Logical Control Theory Applied to Mechanical Arms
Submitted to the Department of Electrical Engineering and Computer Science on January 19, 1979 in partial fulfillment of the requirements for the Degrees of Master of Science and Electrical Engineer. This report describes research done at the Artificial Intelligence Laboratory of the Massachusetts Institute of Technology. Support for the laboratory's artificial intelligence research is provided in part by the Advanced Research Projects Agency of the Department of Defense under Office of Naval Research contract N00014-75-C-0643. Thesis supervisor: Berthold K. P. Horn, Associate Professor of Electrical Engineering and Computer Science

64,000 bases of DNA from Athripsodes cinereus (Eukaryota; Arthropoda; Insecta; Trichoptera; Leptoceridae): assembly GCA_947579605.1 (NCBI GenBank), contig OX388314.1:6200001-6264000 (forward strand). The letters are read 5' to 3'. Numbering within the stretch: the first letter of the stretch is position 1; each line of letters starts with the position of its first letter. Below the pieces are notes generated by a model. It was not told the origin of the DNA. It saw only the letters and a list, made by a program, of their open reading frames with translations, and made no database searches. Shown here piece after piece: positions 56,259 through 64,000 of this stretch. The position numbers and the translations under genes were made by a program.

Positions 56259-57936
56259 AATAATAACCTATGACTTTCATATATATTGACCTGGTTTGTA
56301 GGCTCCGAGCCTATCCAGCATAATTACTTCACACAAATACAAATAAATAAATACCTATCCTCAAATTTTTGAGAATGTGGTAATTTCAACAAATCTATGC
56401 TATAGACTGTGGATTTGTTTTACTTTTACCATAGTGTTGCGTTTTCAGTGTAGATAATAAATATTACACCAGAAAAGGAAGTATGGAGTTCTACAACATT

A new control algorithm based upon Logical Control Theory is developed for mechanical manipulators. The controller uses discrete tesselations of state space and a finite set of fixed torques to regulate non-rehearsed movements in real time. Varying effective inertia, coupling between degrees of freedom, and fictional, gravitational and Coriolis forces are readily handled. A logical controller was implemented on a mini-computer for the MIT Scheinman Vicarm. The controller's performance compares favorably with that of controllers designed according to existing methodologies as used, for example, in the control of present day industrial manipulators.